3. The "quick mount head" that it comes with. The first real video I did with it I shot in Bryce Canyon, UT. I was incredibly disappointed when looking at the footage afterwards because the head jiggled a bit, rending all of the footage useless (even though I still posted a video on my youtube channel even though it looks terrible...). I bought a Manfrotto 323 RC2 rapid connect adapter with quick release plate and now my footage looks amazing, the mount is sturdy on there, and I can release the plate quicker.
4. Glidecam lovers who need to justify purchasing a product 3x more expensive by insulting your flycam even though they've never used one.
A FEW QUICK POINTS FOR BETTER USAGE:
1. Always make sure that the top plate is securely fastened to the body shaft tightly. Nothing will ruin your footage faster than having your footage jiggle every time you take a step.
2. There are different ways you can use our flycam depending on what you are doing, but start by learning how to use it with the footer plate (with the weights on it) parallel to the direction your camera is pointing if you are moving forward or backward with your steadicam and then having it perpendicular to your camera when strafing side to side. This should minimize the right to left "drift" that can sometimes happen.
3. Anyone can balance one of these, so that means you can too. Just be patient at first and make very minor adjustments. I loosen all of the screws up on the plate on which direction I want it to move and then I tap it in the correction direction and then just tighten one screw, hold up the steadicam and see how it's balancing, and then place it back down, loosen that screw, make the proper adjustment, and then tighten that screw again to hold it up and see where I'm at again. I repeat this until it's balanced and find that it makes the process go much quicker!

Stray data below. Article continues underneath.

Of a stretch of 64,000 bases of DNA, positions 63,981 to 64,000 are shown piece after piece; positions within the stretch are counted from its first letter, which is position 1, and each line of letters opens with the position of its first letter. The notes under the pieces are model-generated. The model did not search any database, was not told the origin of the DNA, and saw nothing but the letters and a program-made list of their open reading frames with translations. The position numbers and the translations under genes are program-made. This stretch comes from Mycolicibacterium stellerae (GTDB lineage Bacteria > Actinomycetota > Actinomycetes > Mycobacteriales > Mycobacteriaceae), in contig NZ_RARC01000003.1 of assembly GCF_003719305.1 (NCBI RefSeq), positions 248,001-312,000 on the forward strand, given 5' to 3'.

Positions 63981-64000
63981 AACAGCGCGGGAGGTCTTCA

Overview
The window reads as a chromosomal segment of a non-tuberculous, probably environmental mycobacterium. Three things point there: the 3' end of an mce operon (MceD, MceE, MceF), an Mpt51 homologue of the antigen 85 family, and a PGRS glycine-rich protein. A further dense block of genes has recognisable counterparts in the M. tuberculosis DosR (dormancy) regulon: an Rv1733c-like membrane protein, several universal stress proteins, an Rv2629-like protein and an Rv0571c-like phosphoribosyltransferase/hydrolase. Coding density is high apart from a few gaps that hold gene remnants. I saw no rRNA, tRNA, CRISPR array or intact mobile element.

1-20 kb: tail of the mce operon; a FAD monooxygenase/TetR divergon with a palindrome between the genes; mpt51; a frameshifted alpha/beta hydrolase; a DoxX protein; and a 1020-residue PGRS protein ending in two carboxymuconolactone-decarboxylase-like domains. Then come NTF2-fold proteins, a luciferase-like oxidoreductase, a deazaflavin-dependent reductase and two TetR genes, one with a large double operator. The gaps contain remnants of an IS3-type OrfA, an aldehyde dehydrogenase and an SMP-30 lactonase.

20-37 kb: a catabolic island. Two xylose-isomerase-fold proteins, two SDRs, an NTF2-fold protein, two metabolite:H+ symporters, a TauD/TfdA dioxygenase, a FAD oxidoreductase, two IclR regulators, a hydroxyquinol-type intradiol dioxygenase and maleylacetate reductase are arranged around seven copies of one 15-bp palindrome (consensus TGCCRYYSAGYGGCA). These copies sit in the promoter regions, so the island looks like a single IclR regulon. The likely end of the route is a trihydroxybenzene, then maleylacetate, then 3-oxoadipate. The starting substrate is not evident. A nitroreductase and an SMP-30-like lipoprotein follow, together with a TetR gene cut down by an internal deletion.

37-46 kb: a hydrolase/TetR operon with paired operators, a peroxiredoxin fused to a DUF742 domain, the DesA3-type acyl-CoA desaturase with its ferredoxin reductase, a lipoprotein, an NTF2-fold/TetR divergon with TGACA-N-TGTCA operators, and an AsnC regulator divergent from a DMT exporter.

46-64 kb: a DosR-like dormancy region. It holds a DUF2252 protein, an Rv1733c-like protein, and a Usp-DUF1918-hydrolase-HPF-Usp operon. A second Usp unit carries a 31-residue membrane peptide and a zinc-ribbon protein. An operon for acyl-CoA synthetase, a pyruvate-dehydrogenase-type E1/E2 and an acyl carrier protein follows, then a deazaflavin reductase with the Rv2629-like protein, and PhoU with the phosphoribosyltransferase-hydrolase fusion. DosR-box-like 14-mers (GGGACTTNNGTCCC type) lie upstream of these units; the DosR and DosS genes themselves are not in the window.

4. Be sure to have a wider angle lens and shoot with your aperture stopped down a bit (higher f-stop in terms of numbers). This will help you keep much more of your image in focus (because you'll have a wider depth of field) and show much more of the image in general.
If you would like to see this equipment in action to better make a decision, you can find my youtube channel by searching jbhphotovideo in the youtube search box and going to that channel.
I hope that helps!
This is the video that helped me the most about "Adjust this if this happens", etc.
[...] youtube. com/watch?v= fBZgCqQ7SYo
(Search Youtube for "Flycam Balancing" for a video from "rickvanman")
Ok, would I buy the FCNano again? In Short, no.
Why? It's not because it doesn't work or because of the balancing issues seen by others. It's because of the weight. I used it for about half of a day and I started getting sharp, shooting wrist/forearm pain. It was gone the next day, but it was something that I was really concerned about for the long-term of using it and my health. I dont suffer from Carpal-Tunnel, but I wasn't going to risk it.
I'm 6'3", 250lbs. I'm not exactly a light-weight so holding up a 6lb rig is no issue, I just need to go to something lighter if I'm not going to get a support vest/sling... (BTW, FCNano offers an arm-bar for around $100, but I'm not going to strap that on for a wedding shoot. I already look goofy enough, plus that's a lot to add to the cost)
What am I replacing it with?
I did a lot more research and found that an arc-type stabilizer might be a better fit. I found one on Amazon that was about the same price:
Opteka SteadyVid PRO
I ordered it based on videos and reviews. It looked a heck of a lot easier to adjust on the fly (no lugging discs ala the FCNano). The Opteka has fine-adjustments that work quickly. I was able to balance it almost 90% within 15 minutes (MINUTES!!!!) without any video tutorials! I'm sure knowing the basics of how stabilizers work helped, so if you are a beginner, dont expect that every time.
But the #1 reason I'm going to keep the Opteka is that its 33% (2 lbs) lighter rigged up than the FVNano. That's a HUGE amount from 6 to 4 lbs. HUGE. I'm excited to see how it works all-day with my arms.
So, dont let this review deter you from the FCNano. Its still a great product that does the job. Just be prepared that it weighs a bit more than some alternatives. Yes, it takes a while to balance, but ALL of them do. Its like learning how to ride a bike for the first time. Not everyone can do it instantly and some give up (and write nasty 1-star reviews of said bike), but once you learn how, its easier the next time.